Archive for the ‘sausal creek watershed’ Category

Sandstone concretion, Joaquin Miller Park

11 January 2012

This odd tumorous-looking thing, on a sandstone boulder in the Oakland Conglomerate in Joaquin Miller Park, is a concretion.

concretion

I’ve documented concretions in Oakland before, in rocks of the Great Valley Sequence and in the nameless unit of Eocene mudstone above Shephard Canyon. This concretion is unlike the other two in (I assume) not having a siliceous matrix like the first and not being finely layered like the second. I assume that this is a typical featureless ball of extra-strong mineralization that formed slightly before the rest of the rock lithified. (And on KQED Quest Science Blogs this week, I talk about other concretions in the Bay area and California.)

By the way, I visited the lower end of Joaquin Miller Park the other day, below the Woodminster area where the Miller cottage is, and finally saw my sign about the rocks of the park. I hope that people have gotten some benefit from it.

Franciscan rocks of Dimond Canyon

13 May 2010

The last piece of bedrock I want to show from the Sausal Creek watershed is the Franciscan Complex. It crops out on the west side of the Hayward fault, unlike all the other ones I’ve been showing, but it’s roughly the same age as the Shephard Creek–Redwood Canyon package, 80 to 70 million years old. This is a sandstone outcrop just uphill from the Zion Lutheran School on Park Boulevard. It’s part of the Novato Quarry terrane.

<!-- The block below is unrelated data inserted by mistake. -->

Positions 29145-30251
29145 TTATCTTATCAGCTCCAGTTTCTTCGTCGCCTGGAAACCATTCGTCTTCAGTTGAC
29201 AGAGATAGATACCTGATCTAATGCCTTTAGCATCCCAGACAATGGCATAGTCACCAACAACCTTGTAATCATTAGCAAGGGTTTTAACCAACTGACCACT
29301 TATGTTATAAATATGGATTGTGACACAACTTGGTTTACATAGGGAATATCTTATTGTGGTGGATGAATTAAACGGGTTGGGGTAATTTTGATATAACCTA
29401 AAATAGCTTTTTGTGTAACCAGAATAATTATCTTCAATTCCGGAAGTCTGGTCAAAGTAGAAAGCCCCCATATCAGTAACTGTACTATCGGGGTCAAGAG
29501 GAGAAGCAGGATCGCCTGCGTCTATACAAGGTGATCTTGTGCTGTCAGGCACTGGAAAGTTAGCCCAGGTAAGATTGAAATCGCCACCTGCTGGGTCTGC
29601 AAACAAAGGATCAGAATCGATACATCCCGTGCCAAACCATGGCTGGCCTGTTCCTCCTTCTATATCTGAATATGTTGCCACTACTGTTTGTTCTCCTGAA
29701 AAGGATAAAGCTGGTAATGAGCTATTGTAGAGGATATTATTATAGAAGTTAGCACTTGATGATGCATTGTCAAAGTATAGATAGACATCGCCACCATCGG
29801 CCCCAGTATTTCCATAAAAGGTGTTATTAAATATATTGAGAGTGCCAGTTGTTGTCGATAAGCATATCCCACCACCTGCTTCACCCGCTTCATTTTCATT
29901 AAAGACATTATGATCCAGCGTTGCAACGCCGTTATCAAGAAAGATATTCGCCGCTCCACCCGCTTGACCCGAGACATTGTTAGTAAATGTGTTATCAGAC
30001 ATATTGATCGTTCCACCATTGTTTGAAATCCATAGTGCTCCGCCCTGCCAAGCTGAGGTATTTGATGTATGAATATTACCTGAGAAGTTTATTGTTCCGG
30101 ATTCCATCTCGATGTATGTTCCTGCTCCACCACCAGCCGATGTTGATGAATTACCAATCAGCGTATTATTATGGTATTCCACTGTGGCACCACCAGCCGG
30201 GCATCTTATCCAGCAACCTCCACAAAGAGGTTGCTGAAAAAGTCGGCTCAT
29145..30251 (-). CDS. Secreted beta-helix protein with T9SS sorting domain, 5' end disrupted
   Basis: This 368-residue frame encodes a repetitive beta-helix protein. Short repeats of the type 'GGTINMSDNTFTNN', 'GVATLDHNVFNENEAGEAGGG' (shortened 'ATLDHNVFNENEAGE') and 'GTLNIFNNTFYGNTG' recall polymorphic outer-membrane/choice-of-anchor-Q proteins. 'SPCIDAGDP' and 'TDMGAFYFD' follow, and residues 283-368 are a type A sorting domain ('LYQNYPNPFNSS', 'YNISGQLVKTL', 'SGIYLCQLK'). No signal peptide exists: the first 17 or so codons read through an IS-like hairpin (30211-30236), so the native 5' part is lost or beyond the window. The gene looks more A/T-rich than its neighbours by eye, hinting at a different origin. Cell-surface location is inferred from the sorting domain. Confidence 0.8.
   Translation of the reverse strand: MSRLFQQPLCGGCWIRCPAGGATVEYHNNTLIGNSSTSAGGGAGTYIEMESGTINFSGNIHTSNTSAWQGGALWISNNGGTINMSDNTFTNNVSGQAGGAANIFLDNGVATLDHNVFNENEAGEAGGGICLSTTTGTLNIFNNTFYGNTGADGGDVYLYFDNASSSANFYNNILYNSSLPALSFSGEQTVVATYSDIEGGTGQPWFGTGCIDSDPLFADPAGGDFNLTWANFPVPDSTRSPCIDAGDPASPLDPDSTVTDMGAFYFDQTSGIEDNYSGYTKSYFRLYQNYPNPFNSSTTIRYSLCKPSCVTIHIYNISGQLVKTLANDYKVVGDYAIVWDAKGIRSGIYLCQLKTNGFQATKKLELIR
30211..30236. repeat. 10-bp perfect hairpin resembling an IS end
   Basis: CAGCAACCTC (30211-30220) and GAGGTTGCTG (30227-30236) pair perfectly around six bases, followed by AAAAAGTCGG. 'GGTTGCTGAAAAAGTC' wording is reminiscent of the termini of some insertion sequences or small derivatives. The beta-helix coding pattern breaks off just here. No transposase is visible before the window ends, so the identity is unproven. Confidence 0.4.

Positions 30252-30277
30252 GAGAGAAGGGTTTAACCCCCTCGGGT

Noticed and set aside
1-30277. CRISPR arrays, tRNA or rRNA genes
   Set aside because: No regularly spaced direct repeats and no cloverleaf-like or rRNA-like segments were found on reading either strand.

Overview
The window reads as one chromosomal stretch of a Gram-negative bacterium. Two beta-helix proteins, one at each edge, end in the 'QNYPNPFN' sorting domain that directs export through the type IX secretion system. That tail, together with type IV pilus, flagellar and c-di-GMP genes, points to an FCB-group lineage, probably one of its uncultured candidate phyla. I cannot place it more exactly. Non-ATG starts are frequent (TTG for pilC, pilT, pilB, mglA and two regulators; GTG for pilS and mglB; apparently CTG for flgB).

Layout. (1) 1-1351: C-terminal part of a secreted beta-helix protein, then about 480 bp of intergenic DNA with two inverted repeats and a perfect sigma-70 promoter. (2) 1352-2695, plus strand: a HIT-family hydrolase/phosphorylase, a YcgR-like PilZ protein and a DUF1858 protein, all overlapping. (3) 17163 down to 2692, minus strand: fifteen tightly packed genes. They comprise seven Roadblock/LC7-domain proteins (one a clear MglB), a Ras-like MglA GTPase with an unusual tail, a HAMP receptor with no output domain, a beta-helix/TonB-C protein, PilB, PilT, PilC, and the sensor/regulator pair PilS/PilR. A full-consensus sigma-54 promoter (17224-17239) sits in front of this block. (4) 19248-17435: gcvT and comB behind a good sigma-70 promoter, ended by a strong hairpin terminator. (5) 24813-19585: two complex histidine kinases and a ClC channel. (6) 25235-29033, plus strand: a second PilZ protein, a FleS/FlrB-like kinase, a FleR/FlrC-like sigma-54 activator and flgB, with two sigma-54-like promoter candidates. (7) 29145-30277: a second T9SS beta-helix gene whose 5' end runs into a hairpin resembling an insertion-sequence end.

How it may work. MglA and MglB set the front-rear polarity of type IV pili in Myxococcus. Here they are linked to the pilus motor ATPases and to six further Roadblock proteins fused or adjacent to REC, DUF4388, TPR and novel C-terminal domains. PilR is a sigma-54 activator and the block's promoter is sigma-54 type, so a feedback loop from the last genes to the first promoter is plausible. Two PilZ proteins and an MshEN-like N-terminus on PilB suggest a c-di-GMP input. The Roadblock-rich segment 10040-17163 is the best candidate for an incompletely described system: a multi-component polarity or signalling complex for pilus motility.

franciscan outcrop

The sandstone is hard and gray, composed of fairly well sorted sand. The other week a geologist chided me (and the rest of my field-trip group) for our habit of calling this graywacke. It’s not graywacke unless it has at least 10 percent clay, he said. So OK, this is sandstone. And the bluish color is reflected skylight; sorry about that too.

sandstone

As you come in the school driveway, you’re greeted (if you’re paying attention) by this fine outcrop of mélange.

melange

I didn’t linger the day I took these photos because the yard was full of kids and two patrol cars were sitting there. I have a plan for any time that police want to check me out: I’ll start talking all about geology and showing them rocks and stuff, so they’ll know I’m a harmless nut. I tried it once, up in the Sierra, but it was a time of terrible wildfires and the sheriff just went back to his car and waited until I moved on.


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